# How to Measure a Boat: Newbie Friendly Definitive Guide

Hi and welcome to globalmarinerenewable.com, the place where true boaters go to learn and find inspiration. Today, we’re going to look at how to measure a boat’s size.

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### Why does this matter?

Storage, winterization, transportation, and other activities/functionalities associated with your boat largely rely on its size. Again, taking your boat’s measurements is legally necessary as you’ll discover. On more things, suppose you are going to buy a boat cover or boat speaker then you need to know actual size of boat.

## What parameters are we going to use for measure a boat perfectly?

There are a number of these, but the most vital ones are 3: total height, the beam, and the length. Normally, a tape measure will be enough to take the measurements, but an adhesive tape or another person might be of great help by holding the tape as you measure.

#### We will start with the length.

When measuring the length of the boat, we take the vessel’s full length from the bow all the way to the transom. Normally, we don’t include attachments on the boat, like the outboard motors, rudders, bowsprits, and swim platforms.

But, some companies might want to include these attachments for transportation logistics. If you’re going to measure the attachments, be sure to take the measurements in a raised position.

### Importance of measuring the length of a boat:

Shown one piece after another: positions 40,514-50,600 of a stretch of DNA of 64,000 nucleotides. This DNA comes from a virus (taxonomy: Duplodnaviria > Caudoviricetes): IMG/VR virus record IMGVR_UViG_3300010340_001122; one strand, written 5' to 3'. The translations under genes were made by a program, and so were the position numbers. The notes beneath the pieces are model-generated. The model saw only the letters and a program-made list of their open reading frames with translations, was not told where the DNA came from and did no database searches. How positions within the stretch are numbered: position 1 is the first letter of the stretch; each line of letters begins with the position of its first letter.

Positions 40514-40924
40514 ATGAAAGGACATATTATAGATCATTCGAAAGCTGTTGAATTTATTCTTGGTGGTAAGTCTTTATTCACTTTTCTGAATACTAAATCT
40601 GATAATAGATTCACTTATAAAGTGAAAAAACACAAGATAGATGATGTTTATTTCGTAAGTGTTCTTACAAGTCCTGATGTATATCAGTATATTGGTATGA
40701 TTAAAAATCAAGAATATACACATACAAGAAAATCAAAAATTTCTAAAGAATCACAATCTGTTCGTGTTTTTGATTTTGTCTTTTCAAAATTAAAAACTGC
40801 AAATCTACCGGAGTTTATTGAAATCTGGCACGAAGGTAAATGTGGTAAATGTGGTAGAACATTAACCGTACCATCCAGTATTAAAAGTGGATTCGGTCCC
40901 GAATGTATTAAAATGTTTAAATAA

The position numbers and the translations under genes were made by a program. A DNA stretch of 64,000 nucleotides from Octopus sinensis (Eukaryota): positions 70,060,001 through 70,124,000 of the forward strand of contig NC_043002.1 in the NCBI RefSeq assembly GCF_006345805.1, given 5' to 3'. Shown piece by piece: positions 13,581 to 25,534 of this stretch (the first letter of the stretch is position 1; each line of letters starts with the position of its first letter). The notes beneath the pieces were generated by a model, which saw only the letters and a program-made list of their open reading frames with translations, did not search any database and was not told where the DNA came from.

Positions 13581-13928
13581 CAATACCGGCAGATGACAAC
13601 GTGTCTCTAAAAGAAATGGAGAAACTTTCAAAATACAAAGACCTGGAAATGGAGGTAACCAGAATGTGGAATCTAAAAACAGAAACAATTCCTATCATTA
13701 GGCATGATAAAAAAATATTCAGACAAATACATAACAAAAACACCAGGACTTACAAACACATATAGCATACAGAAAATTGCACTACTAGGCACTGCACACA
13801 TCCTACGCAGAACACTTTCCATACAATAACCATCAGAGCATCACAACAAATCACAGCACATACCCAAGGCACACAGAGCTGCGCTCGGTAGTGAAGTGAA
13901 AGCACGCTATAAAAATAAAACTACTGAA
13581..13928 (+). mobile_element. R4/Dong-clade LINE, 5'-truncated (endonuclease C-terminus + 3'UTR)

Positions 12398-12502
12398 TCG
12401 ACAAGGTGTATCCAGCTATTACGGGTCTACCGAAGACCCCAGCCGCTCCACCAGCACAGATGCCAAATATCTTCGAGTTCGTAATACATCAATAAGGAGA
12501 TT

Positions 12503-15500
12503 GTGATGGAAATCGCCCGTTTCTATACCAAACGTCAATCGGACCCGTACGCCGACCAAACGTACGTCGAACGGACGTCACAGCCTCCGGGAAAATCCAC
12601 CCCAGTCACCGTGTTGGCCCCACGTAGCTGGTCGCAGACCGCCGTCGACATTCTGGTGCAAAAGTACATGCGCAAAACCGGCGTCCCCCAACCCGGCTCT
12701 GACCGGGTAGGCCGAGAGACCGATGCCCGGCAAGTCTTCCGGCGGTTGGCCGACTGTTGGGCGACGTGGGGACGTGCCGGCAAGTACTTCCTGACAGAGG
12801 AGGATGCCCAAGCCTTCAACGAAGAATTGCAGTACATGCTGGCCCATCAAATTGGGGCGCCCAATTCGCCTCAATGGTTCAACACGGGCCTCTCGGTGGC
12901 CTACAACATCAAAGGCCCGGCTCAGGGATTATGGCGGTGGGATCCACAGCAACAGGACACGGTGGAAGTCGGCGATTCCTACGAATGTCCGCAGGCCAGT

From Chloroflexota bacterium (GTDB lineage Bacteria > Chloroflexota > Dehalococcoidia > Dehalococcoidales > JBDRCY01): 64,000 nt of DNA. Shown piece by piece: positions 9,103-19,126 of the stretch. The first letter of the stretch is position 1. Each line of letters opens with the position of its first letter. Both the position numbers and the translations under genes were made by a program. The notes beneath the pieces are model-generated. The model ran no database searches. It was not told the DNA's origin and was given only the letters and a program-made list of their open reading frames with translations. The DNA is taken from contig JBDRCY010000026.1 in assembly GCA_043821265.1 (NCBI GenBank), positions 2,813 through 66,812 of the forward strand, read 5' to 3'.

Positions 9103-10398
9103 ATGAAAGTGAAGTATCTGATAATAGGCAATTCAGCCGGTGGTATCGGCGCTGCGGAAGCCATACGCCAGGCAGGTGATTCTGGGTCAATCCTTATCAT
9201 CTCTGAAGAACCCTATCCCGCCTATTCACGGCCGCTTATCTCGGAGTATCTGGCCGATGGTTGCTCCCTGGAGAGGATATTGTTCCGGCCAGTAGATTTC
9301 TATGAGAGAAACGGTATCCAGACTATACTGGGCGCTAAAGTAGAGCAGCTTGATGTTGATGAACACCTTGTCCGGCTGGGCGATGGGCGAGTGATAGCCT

i. It affects the transportation costs (the bigger the length, the more the costs).

ii. The length of the boat matters when calculating how much anchor chain you need.

iii. Vessel accommodation cost on marinas partially depends on the length of the boat. As a longer boat takes up more space, its docking charges are higher.

iv. Transportation regulations – boats beyond a certain length might not be permitted on the road at particular times of the day.

v. The method of international transportation – there are several methods, including the following, and the length of the boat matters in deciding on the method to be used:

**Roll on/off**– the boat gets efficiently loaded onto the ship’s cradle. This is the most affordable method, which also happens to be one of the safest.**Lift on/off**– a crane is used for loading the boat onto the ship.**Containerization**– the vessel is placed in a container and loaded onto the ship, but only small boats can be transported this way.**Flat rack**– this method is suitable for larger/longer boats. The vessel is placed on a flat rack and loaded onto the ship.

There are several other methods, like submersion, and usually, the length of the boat is used in determining the kind of method to be used.

#### The Height of the Boat

When assessing the height, we measure the distance from the keel all the way to the vessel’s highest point.

### Importance of taking the height: